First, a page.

Wednesday, November 28, 2007

Redshirting: Article VII

How about one from a major scientific publication? This from the journal "Developmental Psychology" (Greg J. Duncan, et al. 2007, Vol. 43, No. 6, 1428–1446). School Readiness and Later Achievement


Using 6 longitudinal data sets, the authors estimate links between three key elements of school readiness—school-entry academic, attention, and socioemotional skills—and later school reading and math achievement. In an effort to isolate the effects of these school-entry skills, the authors ensured that most of their regression models control for cognitive, attention, and socioemotional skills measured prior to school entry, as well as a host of family background measures. Across all 6 studies, the strongest predictors of later achievement are school-entry math, reading, and attention skills. A meta-analysis of the results shows that early math skills have the greatest predictive power, followed by reading and then attention skills. By contrast, measures of socioemotional behaviors, including internalizing and externalizing problems and social skills, were generally insignificant predictors of later academic performance, even among children with relatively high levels of problem behavior. Patterns of association were similar for boys and girls and for children from high and low socioeconomic backgrounds.

This is a good article for when the school is saying a student isn't emotionally mature enough yet. One student at the kids' school got held back a year because he's shy. Does the school really ever stop to think that taking the kid out of his normal age peer group and sticking him in a class with kids he has less in common with is going to help?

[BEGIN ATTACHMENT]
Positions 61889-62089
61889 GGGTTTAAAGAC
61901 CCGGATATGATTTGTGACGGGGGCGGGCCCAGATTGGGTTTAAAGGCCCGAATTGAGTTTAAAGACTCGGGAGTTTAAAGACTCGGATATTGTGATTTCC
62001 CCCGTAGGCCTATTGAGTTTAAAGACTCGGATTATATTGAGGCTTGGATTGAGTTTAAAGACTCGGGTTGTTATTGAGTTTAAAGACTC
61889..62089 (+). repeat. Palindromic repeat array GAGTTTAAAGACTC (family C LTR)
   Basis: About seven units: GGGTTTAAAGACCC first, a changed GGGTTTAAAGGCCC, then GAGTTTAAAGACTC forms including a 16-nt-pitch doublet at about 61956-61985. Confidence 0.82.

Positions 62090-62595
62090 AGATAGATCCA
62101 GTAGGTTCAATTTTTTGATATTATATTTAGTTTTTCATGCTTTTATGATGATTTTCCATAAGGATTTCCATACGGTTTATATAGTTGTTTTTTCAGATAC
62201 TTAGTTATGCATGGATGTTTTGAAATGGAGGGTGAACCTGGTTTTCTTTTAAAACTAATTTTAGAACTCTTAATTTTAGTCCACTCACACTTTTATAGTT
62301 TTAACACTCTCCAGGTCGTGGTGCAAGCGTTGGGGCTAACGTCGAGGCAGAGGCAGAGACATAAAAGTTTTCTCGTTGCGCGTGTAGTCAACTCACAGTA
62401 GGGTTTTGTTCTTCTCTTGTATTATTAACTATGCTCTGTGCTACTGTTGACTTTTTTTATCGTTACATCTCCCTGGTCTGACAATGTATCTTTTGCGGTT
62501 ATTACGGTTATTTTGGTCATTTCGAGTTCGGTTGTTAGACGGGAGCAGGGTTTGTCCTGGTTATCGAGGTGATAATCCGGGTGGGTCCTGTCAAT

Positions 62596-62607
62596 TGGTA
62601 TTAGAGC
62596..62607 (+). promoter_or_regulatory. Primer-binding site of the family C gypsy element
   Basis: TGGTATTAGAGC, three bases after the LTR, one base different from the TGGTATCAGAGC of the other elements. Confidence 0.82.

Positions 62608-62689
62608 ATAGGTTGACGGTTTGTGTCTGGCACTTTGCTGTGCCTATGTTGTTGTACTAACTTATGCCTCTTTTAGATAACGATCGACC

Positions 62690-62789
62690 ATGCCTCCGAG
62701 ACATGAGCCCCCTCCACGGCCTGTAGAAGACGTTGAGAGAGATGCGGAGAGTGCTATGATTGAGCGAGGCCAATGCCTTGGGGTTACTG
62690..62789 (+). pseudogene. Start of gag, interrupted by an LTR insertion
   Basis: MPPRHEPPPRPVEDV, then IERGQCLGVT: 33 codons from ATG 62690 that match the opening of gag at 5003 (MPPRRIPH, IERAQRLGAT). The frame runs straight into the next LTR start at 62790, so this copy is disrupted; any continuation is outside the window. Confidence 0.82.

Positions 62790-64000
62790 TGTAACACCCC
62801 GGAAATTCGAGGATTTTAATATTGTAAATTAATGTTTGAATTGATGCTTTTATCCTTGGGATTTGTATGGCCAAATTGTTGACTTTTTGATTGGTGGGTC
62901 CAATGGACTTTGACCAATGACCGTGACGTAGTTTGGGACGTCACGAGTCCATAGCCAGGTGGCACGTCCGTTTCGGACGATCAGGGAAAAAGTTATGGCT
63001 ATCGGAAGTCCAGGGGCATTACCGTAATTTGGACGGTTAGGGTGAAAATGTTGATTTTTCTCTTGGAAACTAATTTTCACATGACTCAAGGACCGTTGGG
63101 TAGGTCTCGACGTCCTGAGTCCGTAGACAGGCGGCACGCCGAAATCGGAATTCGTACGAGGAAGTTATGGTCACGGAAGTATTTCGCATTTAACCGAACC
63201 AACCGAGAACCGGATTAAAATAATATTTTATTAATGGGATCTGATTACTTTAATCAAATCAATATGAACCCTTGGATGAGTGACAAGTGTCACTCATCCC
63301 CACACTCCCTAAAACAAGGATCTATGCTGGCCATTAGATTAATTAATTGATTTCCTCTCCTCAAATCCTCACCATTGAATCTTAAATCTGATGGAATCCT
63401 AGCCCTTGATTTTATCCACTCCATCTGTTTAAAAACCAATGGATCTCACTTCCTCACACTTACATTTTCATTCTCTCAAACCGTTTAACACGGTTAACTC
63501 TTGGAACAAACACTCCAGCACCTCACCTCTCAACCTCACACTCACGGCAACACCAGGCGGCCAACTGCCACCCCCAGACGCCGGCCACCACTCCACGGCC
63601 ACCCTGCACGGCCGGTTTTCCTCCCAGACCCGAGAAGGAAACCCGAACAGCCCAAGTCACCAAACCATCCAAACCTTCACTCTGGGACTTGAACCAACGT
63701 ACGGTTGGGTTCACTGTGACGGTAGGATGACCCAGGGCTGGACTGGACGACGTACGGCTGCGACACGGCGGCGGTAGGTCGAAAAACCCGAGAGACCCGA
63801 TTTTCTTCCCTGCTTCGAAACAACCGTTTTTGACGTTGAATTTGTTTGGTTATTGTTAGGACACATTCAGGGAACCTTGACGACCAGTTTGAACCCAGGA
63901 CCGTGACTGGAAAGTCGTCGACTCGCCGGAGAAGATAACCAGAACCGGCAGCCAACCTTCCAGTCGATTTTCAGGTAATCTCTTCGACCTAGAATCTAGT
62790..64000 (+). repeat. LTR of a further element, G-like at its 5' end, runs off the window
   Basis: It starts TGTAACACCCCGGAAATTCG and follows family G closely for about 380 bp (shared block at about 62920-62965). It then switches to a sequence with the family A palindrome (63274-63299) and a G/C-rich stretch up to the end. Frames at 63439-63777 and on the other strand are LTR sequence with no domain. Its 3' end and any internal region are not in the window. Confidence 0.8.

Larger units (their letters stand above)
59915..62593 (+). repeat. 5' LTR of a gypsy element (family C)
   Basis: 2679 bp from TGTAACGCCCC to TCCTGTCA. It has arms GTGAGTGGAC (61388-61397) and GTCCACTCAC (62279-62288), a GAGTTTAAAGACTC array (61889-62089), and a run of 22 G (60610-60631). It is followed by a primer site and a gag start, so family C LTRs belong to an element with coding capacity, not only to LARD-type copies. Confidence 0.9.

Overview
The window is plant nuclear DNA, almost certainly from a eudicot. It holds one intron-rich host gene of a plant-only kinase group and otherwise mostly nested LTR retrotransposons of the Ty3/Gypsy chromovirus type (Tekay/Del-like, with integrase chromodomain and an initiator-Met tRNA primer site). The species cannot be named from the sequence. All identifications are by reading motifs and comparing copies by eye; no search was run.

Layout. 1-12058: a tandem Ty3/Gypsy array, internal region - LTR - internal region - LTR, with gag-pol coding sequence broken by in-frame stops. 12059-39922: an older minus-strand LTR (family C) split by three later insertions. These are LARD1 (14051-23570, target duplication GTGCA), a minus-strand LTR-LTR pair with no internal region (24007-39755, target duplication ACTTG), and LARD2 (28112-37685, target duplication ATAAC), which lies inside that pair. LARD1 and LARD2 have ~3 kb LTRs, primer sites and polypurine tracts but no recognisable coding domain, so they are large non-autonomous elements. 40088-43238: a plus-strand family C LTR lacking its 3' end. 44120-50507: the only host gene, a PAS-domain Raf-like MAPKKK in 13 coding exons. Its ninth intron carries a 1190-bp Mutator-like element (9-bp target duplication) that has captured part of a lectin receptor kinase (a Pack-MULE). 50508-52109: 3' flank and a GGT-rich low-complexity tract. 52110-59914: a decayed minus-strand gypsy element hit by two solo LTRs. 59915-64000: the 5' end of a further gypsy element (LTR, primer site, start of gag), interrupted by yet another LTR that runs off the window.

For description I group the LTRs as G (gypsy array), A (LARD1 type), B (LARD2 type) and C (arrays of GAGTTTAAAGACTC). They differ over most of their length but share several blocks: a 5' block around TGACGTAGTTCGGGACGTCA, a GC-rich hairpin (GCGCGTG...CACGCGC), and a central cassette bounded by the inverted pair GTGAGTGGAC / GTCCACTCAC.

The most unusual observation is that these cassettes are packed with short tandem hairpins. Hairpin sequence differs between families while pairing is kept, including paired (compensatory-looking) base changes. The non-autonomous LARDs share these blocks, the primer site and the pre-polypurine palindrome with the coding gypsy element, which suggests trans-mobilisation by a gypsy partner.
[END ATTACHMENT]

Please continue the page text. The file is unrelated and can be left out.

As expected, the regression results indicate that school-entry reading and math skills are almost always statistically significant predictors of later reading and math achievement, with standardized coefficients ranging from .05 to .53. Not surprisingly, school-entry reading skills predict subsequent reading achievement better than subsequent math achievement, just as early math skills are more predictive of later math than reading achievement.

In the case of attention skills and attention problems, coefficients are usually smaller than those for math skills, but they are statistically significant for more than half of the coefficients. In contrast, coefficients for socioemotional behaviors—externalizing and internalizing behavior problems and social skills—rarely pass the threshold of statistical significance.

Gee, what a surprise, the very things the kids' school seems to care least about in kindergarten: math and reading, are more strongly aligned with higher achievement, while the things the school cares most about: emotions, are not predicative.

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